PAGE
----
Songer, C. J.

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PERSONAL: Born in NY; married (husband a former police detective); children: two. Education: University of Minnesota, B.F.A. (theatre); Florida State University at Tallahassee, M.F.A. (theatre).

ADDRESSES: Home—P.O. Box 393, Simi Valley, CA 93062. E-mail[email protected].

CAREER: Novelist and columnist. Worked for the Glendale, CA, police department.

MEMBER: California Rifle and Pistol Association.



Bait, Scribner (New York, NY), 1998.

Hook, Scribner (New York, NY), 1999.

Line, Scribner (New York, NY), 2003.


Contributor to periodicals, including Women & Guns. Author of column "View from the Home Front" for Firing Line (magazine of the California Rifle and Pistol Association).

Author's works have been translated into German.

WORK IN PROGRESS: A fourth "Meg Gillis" crime novel.

SIDELIGHTS: Mystery novelist C. J. Songer is well acquainted with the day-to-day details of a life of crime and law enforcement. For many years, she worked for the Glendale, California, police department, and her husband is a former Glendale police officer and robbery/homicide detective. "Cops have been a constant in my life for the past eighteen years—sometimes more, sometimes less, but always there," Songer said in an interview with Cathy Sova on Songer is also an ardent supporter of weapons and self-defense training. She has trained at a number of prominent shooting schools throughout the country, including Gunsite, and has participated in invitation-only shooting competitions and tactical matches emphasizing street survival skills. "I'm not particularly gung-ho about guns, myself, because I think good defense is as much or more the grit of the person as it is the weapon, and so I really take pains not to train to be 'weapon-reliant,'" Songer remarked in a interview with Jon Jordan. Still, she advocates at least a basic level of firearms knowledge for defense of self and others, stating, "How the heck can you understand what the issues are or what you can do about them until you understand how guns work and how other people think about them?"

Songer also holds degrees in theatre from the University of Minnesota and Florida State University at Tallahassee. She admits to a love of science fiction, but "decided to write mysteries because of the combustible conflict of coming from a liberal arts/liberal family background," and her work at the Glendale police department, she commented to Sova.

Songer has successfully conbined her training into a successful run of mystery novels featuring character Meg Gillis. Bait introduces Gillis, an ex-police officer and cop widow whose police-officer husband was killed in an unsolved shooting. She is co-owner of a business selling home-security systems. When Meg's business partner, Mike Johnson, who is also an ex-cop, fails to show up at work one Saturday morning, she gives it little thought beyond annoyance, thinking that one of his many romantic trysts must have delayed him again. However, when a mysterious phone call meant for Mike reports a kidnapping, her police senses go on alert. Investigating, Meg finds clues to a possible murder, one in which she has inadvertently become the prime suspect. While she is grilled by the police, she is asked uncomfortable questions about Mike's business practices that involve possible drug sales and blackmailing of customers. Detective sergeant Joe Reilly presses the investigation, but Meg is not sure if Reilly is out to solve the crime, implicate her completely, or cover up some wrongdoing of his own. When Meg's stolen car is recovered, it is covered in blood and she realizes she is the victim of a carefully orchestrated frame-up.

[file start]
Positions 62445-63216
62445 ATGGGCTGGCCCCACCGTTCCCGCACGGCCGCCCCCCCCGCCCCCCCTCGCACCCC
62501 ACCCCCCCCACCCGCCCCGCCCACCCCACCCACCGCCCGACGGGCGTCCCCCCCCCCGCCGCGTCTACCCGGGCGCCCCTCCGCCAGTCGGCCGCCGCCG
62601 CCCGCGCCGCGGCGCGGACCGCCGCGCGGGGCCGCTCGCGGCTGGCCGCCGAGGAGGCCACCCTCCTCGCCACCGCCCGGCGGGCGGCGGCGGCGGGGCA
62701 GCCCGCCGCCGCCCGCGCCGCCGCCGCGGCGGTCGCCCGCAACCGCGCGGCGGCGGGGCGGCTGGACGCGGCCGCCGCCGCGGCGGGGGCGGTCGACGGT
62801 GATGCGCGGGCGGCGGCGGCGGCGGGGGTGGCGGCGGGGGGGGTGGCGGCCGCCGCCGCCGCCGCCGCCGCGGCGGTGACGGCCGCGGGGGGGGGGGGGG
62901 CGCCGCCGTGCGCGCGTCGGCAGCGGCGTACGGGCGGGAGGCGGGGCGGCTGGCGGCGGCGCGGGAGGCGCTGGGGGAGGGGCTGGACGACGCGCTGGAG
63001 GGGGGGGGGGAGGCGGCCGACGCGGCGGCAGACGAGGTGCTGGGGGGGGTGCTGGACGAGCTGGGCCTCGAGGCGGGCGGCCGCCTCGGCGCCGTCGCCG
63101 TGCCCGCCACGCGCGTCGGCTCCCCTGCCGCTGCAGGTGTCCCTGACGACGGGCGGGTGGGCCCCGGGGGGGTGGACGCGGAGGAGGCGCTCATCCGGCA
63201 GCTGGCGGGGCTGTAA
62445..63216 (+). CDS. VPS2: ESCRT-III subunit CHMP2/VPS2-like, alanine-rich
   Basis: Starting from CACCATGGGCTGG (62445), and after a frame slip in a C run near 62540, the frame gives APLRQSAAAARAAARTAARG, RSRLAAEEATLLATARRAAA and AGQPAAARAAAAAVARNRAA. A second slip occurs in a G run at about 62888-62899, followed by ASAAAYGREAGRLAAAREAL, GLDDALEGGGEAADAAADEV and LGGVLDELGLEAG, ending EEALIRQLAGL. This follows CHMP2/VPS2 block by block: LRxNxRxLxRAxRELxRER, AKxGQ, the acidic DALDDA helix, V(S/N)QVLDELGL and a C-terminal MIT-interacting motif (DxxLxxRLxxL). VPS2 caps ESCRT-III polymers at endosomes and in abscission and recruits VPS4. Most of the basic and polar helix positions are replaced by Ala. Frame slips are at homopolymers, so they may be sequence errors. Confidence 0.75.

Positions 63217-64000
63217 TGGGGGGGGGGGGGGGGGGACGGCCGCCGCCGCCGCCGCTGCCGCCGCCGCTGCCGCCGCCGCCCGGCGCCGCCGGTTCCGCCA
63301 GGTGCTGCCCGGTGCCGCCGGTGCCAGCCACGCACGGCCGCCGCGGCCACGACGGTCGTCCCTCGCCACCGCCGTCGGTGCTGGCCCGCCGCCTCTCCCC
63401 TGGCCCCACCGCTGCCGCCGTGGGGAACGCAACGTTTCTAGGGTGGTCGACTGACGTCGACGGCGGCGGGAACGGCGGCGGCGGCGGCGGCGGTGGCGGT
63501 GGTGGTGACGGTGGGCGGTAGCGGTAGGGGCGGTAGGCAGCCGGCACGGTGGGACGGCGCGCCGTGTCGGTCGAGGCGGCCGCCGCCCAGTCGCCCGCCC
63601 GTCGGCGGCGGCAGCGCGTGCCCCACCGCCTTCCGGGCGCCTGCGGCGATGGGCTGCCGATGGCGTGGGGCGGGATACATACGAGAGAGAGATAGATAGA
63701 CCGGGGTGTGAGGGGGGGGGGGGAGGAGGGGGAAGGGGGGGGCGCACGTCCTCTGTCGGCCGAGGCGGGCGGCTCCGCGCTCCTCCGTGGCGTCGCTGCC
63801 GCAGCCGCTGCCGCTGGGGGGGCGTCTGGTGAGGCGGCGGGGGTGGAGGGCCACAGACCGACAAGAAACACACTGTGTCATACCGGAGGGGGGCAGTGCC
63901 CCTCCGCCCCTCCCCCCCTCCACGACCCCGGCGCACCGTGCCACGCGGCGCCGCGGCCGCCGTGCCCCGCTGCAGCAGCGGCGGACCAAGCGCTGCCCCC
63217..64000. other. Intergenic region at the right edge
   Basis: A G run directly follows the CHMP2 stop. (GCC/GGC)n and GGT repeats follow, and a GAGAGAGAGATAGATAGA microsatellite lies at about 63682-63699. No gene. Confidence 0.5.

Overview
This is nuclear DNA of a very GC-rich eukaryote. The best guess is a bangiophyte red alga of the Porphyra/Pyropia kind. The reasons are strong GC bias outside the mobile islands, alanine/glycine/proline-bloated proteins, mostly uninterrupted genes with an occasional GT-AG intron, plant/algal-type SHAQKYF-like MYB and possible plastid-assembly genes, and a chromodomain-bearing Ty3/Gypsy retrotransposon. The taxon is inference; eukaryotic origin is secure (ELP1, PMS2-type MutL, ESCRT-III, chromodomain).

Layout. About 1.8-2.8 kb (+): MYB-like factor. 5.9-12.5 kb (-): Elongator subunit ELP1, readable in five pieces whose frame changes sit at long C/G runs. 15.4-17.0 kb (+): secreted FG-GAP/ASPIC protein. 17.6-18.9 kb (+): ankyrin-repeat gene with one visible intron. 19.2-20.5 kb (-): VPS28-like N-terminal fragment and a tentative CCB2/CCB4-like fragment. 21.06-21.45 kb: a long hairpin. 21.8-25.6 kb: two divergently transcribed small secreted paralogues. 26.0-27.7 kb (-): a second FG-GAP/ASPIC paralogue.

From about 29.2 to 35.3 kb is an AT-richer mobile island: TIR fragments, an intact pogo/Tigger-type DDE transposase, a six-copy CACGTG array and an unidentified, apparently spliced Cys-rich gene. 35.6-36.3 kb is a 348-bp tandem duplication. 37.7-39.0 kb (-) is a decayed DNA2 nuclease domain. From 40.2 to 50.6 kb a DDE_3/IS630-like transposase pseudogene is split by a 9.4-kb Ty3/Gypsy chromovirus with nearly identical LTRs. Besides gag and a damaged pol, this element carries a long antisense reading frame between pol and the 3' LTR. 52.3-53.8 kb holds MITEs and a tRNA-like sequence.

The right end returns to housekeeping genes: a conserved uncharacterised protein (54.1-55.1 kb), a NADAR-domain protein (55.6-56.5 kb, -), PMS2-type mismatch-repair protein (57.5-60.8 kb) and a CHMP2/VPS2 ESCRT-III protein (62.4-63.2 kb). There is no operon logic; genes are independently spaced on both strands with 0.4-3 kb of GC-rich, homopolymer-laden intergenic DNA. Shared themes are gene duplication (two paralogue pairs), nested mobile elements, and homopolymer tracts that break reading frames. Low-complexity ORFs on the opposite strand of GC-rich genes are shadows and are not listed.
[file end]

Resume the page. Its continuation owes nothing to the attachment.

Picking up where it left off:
"The author's strength in this debut novel lies in her own past experience on the police force, and the nuances of police investigation tactics," commented reviewer Martha Moore on "Songer clearly has a good feel for police work and strong dialogue among her cop and ex-cop characters." A Publishers Weekly reviewer called Bait a "convoluted, often enticing tale," while Rex E. Klett remarked in Library Journal that the book displays "forceful, gutsy prose, winning characters, and a caustic look at police procedure."

In Hook Meg helps out her business partner, Mike, by serving legal papers on suspected wife abuser Rudolfo de la Peña. When she meets Rudolfo, however, Meg has trouble believing that the sophisticated gentleman is really an abusive brute. When Rudolfo is found dead, Meg suspects a set-up, a theory that is reinforced by the looming presence of a couple of unsavory thugs. She sets out to find answers, and her often-frustrating investigation finally leads to motives in the volatile politics and brutal military dictatorships of Pena's native Argentina. A Publishers Weekly critic commented that Hook "falters" in areas such as dialogue, pacing, and character action. "In the end," the Publishers Weekly reviewer stated, "Hook will snare readers, but not firmly."

"I've always written," Songer said in the interview with Sova, "so to me writing is a natural expression, an art form, my effort at giving a gift. A way to translate, perhaps, between different cultures and feelings. That sounds high-falutin', and truthfully, I don't know that anyone else perceives my books that way, or will care very deeply, but still I have this obligation, the need to express [and] to give back a little, to honor the people and the influences as best I can."



Booklist, July, 1998, David Pitt, review of Bait, p. 1866.

Library Journal, July, 1998, Rex E. Klett, review of Bait, p. 141.

Publishers Weekly, June 15, 1998, review of Bait, p. 45; November 15, 1999, review of Hook, p. 58.

ONLINE, (July 20, 2004), Jon Jordan, interview with Songer.

C. J. Songer Home Page, (July 20, 2004)., (July 27, 2004), Donna Andrews, interview with Songer., (July 20, 2004), Cathy Sova, interview with Songer; (July 20, 2004) Martha Moore, review of Bait.